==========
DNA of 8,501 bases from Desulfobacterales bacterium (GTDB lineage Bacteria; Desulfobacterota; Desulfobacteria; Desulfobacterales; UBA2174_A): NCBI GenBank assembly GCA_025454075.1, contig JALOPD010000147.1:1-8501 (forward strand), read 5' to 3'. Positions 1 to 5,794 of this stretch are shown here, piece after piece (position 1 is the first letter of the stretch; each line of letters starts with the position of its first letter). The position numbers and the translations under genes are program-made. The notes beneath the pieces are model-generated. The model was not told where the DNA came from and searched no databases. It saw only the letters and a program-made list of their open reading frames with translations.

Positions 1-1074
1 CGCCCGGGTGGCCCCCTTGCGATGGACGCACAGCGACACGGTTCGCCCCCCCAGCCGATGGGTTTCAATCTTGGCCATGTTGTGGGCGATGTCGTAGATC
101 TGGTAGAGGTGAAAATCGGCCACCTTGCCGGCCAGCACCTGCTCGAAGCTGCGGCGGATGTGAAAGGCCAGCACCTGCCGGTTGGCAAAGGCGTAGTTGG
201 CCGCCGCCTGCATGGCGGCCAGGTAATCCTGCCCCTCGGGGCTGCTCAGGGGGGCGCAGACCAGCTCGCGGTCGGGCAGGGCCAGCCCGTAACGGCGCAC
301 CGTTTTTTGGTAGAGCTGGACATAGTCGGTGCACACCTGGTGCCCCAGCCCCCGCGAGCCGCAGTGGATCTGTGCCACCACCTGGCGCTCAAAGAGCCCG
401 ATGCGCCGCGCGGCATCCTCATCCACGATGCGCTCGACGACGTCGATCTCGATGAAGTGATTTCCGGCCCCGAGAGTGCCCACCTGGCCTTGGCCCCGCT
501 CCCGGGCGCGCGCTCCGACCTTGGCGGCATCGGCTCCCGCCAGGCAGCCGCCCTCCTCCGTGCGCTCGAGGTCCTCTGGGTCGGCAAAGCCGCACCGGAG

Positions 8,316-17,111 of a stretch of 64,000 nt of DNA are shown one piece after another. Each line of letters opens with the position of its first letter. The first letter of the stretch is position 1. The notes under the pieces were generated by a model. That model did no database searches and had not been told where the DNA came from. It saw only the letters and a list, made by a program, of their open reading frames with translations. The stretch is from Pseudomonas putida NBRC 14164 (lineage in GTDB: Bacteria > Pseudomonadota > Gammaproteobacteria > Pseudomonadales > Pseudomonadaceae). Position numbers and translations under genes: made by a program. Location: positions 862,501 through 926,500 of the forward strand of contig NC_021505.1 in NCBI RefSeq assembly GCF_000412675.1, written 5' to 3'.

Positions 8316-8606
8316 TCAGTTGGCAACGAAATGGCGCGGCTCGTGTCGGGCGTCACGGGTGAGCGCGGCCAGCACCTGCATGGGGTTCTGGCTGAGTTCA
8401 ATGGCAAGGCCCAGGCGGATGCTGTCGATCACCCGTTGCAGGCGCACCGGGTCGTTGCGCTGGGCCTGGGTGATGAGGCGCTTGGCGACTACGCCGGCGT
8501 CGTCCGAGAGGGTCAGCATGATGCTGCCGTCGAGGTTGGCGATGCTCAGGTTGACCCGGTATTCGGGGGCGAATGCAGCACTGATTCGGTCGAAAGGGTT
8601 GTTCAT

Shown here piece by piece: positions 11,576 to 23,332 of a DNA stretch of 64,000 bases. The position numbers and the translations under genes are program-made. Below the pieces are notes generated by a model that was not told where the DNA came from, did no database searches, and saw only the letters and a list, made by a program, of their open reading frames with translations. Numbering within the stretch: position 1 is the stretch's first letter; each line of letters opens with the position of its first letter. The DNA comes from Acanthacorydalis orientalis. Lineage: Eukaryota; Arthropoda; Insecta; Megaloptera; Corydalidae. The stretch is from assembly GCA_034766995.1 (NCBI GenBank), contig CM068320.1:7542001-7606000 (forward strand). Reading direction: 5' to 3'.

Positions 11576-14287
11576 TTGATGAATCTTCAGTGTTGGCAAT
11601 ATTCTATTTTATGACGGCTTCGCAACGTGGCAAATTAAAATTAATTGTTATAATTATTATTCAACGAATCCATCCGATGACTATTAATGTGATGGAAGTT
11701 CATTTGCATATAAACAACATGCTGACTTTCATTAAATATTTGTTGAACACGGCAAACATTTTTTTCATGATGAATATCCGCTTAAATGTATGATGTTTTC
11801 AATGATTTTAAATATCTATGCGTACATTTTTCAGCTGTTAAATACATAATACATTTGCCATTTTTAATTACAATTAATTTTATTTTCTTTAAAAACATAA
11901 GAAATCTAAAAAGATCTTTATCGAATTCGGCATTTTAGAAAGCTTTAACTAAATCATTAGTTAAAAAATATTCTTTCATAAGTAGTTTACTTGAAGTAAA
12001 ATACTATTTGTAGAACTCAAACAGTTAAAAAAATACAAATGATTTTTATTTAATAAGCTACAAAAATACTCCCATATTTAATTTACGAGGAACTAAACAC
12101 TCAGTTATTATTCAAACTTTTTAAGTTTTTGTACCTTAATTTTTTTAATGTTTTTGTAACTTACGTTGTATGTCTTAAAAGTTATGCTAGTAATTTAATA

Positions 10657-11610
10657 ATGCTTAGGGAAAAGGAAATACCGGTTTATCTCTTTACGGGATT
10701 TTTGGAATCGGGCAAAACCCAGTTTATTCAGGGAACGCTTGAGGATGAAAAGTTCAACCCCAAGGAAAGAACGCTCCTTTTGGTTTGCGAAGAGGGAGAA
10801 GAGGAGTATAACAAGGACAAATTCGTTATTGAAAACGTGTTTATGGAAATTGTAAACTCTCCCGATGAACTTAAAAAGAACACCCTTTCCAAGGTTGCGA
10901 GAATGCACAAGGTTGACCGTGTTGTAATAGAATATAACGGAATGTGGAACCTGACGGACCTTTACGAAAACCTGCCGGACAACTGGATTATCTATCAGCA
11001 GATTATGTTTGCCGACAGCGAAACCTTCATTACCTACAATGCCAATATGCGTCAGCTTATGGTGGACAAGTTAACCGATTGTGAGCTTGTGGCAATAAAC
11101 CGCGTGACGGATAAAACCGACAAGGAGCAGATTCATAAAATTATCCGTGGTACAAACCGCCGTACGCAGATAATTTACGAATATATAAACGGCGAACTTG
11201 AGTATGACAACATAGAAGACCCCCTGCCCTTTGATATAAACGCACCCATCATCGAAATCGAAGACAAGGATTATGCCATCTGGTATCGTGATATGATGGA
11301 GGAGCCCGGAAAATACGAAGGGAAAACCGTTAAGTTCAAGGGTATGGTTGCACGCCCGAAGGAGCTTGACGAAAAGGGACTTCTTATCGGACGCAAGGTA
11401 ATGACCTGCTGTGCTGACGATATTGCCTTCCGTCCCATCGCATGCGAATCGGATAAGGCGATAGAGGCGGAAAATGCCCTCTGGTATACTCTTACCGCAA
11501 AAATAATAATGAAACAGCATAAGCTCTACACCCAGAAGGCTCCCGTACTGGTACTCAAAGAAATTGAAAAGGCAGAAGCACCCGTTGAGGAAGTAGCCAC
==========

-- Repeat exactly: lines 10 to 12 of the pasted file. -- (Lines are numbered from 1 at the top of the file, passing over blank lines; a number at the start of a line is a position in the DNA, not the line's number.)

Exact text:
Positions 8316-8606
8316 TCAGTTGGCAACGAAATGGCGCGGCTCGTGTCGGGCGTCACGGGTGAGCGCGGCCAGCACCTGCATGGGGTTCTGGCTGAGTTCA
8401 ATGGCAAGGCCCAGGCGGATGCTGTCGATCACCCGTTGCAGGCGCACCGGGTCGTTGCGCTGGGCCTGGGTGATGAGGCGCTTGGCGACTACGCCGGCGT